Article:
You see, retirement savings aren’t liquid assets. Liquid assets can be readily converted to cash, without taxes or penalties, if you need money in a pinch. For instance, if you suddenly needed to come up with $1,000 for a home repair, you would be able to access that money in your savings account very quickly.

Why You Should Have an Emergency Savings Account First

Retirement accounts could be an expensive way to get cash. If you withdraw funds from an IRA before the age of 59 ½, you will likely have to pay income taxes on the distribution and possibly an additional 10% early withdrawal penalty.

You may be able to take a loan from your 401(k), but borrowing from your retirement account is highly discouraged. While the money is out of your retirement account, you’ll miss out on the earnings your investments would have produced, likely pay interest on the loan and a loan fee. If you leave your job or are laid off before the loan is repaid, you’ll typically have to repay the loan within 60 days. If not, repayment is typically stretched over five years. If you can’t repay it, the loan is considered a distribution, subject to income tax and a penalty.

For these reasons, it’s a good idea to make sure you have an emergency savings account before you ramp up your retirement plan contributions. Without an emergency fund, small bumps along the road of your financial life can spell disaster. A major home or vehicle repair, suddenly facing a $3,000 medical deductible, or job loss can drain your bank account or force you into debt.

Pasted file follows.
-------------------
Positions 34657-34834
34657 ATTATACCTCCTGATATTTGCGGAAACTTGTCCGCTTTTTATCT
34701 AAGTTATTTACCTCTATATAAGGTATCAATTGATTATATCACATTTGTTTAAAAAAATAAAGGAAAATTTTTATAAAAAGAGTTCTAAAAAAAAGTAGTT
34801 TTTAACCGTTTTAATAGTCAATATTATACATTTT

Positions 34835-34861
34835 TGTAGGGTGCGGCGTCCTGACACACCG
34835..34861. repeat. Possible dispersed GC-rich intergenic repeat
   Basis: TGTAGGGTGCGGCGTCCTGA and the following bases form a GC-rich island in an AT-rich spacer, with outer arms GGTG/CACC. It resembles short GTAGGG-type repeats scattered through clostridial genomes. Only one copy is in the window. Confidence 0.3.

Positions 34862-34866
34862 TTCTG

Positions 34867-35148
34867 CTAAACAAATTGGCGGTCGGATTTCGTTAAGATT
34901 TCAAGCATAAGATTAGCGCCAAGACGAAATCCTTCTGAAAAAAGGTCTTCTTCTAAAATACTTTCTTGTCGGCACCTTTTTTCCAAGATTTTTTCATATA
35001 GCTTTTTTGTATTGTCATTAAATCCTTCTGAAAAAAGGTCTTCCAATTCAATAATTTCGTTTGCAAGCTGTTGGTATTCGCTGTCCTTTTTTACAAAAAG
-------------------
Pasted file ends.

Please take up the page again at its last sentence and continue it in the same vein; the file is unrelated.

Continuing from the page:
In addition, younger savers may be working toward other goals, such as buying a home, starting a business or paying off student loans. In a perfect world, you’d be able to save for an emergency, a major purchase and retirement all at the same time. If you’re young, consider establishing an emergency fund first. You have time for your retirement savings to catch up.

Determining Income Needed in Retirement

So how do you know that you’ll have enough money in retirement? As mentioned before, eighty percent of your pre-retirement income is often used as a guideline but that’s not a hard and fast rule. So how can you estimate your expenses in retirement? It’s not an exact science, but the best place to start is by looking at your major expenses.

Planning for your major expenses in retirement

The reason the 80% rule doesn’t work for everyone is because your cost of living is not a function of how much you make. Some millionaires live like poor college students. Some college students live like millionaires (until their credit card gets declined). To get started with an estimate of your retirement spending, you first need to know what your major expenses will be, then see how much money you’ll have left over.

  • Housing. Housing is the largest expense in most retirees’ budgets. According to the Social Security Administration’s Expenditures of the Aged Chartbook, people age 65 and older spend, on average, $12,981 per year on housing, including mortgage or rent payments, real estate taxes, utilities, maintenance, insurance and furnishings. Housing costs can be reduced by living in an area with a lower cost of living, paying off your mortgage before retirement, or downsizing to a smaller home. If you have a mortgage, plan to pay it off by the time you retire. Adjust your term or loan length to make sure it ends before your desired retirement age and don’t extend your term when refinancing.